Under the FDCPA disputes are not required to have a specific form, but your letter must make clear that you dispute the validity of the debt. Though it is not required under the FDCPA, your letter will be more effective if it contains specific information as to the nature of your dispute. For instance, provide written notice to the debt collector if your name is not the same name as the name referenced in a collection notice, if you believe the debt to be the result of identity theft, or any other information that could help substantiate your dispute. Although not required, you may want to send your letter via certified mail. Sending your letter via certified mail will provide you with proof of the debt collector's receipt of your letter. A copy of your letter should also be saved for your records. Continued on next page


If, within 30 days after you receive the validation notice outlined above, you request verification of the debt in writing, the debt collector must cease collection of the debt until the debt collector has obtained verification of the debt and a copy of the verification has been mailed to you. If the debt collector is unable to provide you with verification of the debt, he or she must cease all collection efforts.

© 2008 ACA International Education Foundation. All Rights Reserved.

Your Right to Dispute a Debt Under the FDCPA (cont'd)

Verbal vs. Written Disputes

Only a written dispute will trigger a debt collector's duty to provide verification of the debt. If you dispute a debt with the debt collector orally, the debt collector may not assume the debt is valid, and the debt collector must also mark the debt as "disputed" with any consumer reporting agencies to which the debt has been reported. However, the debt collector will still be free to continue his or her collection efforts after an oral dispute without providing you with verification of the debt.

Please note, you may also have dispute rights under the Fair Credit Reporting Act (FCRA) if the debt collector or the original creditor is reporting the debt to a consumer reporting agency. Your rights under the FCRA are discussed in the ACA International Education Foundation brochure entitled, "Your Right to Dispute a Debt Under the FCRA."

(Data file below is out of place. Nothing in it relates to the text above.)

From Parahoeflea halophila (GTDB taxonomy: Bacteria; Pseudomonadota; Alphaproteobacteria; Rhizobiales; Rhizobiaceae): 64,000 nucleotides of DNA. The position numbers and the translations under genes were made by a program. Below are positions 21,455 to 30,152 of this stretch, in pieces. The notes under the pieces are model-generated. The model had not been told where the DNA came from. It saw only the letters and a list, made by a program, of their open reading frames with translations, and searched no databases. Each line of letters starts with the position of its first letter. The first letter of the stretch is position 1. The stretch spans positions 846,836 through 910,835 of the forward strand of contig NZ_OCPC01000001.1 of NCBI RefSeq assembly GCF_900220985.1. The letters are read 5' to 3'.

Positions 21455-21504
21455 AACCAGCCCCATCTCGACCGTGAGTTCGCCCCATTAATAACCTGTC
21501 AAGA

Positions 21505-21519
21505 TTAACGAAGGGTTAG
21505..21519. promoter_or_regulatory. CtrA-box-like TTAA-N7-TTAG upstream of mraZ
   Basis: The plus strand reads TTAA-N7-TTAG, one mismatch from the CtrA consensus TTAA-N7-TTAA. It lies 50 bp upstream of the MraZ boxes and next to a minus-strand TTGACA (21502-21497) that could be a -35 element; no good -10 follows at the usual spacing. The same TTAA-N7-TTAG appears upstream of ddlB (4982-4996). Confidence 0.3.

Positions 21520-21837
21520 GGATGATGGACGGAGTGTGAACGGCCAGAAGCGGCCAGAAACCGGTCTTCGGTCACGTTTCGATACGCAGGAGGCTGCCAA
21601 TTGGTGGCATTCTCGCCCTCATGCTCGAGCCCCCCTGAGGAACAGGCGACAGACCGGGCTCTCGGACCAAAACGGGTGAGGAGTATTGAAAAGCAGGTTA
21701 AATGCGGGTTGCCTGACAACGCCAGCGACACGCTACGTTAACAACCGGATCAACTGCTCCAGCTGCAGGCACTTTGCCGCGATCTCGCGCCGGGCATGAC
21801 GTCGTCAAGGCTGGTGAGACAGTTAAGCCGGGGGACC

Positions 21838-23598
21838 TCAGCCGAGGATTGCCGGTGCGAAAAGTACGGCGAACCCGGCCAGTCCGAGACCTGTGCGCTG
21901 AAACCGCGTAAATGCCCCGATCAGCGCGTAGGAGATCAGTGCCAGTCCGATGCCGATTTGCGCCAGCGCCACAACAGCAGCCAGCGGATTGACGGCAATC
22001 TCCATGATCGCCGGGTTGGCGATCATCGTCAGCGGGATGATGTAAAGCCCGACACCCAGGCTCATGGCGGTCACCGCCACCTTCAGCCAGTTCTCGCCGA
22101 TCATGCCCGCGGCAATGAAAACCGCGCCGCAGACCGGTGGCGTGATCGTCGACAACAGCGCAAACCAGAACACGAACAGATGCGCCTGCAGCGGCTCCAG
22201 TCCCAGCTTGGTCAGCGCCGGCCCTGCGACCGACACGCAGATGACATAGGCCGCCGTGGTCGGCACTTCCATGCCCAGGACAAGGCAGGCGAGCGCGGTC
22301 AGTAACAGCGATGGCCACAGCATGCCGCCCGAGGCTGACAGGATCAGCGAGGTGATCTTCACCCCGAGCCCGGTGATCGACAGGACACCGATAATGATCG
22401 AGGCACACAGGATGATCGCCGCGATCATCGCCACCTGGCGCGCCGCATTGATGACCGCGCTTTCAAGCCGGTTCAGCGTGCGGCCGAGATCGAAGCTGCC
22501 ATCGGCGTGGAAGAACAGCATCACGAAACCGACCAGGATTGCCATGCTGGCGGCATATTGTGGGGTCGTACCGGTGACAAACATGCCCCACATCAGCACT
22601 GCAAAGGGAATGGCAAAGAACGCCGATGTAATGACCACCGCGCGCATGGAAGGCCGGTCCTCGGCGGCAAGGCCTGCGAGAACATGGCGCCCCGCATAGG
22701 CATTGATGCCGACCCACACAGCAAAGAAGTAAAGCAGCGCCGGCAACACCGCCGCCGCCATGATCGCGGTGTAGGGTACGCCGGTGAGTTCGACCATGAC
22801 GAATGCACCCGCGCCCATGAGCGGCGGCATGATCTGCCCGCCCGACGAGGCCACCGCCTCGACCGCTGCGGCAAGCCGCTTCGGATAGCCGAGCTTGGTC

Extended Right to Request Verification if Debt Collector is ACA International Member

It should also be noted that under the ACA International Code of Ethics, Rule II.A.3., members of ACA International are required to provide verification of a debt or cease collection activities until such verification is provided, regardless of when a dispute is sent by the consumer. This recent addition to ACA International's Code of Ethics requires all ACA members to provide verification even if your written dispute is sent after the FDCPA's thirty-day validation period has expired.

The ACA International Education Foundation is committed to promoting consumer financial literacy. The mission of the ACA International Education Foundation is to increase financial literacy through research, education, job training and public relations. This information is not to be construed as legal advice. Legal advice must be tailored to the specific circumstances of each case. Every effort has been made to assure that this information is up-to-date as of the date of publication. It is not intended to be a full and exhaustive explanation of the law in any area. This information is not intended as legal advice and may not be used as legal advice. It should not be used to replace the advice of your own legal counsel.

© 2008 ACA International Education Foundation. All Rights Reserved.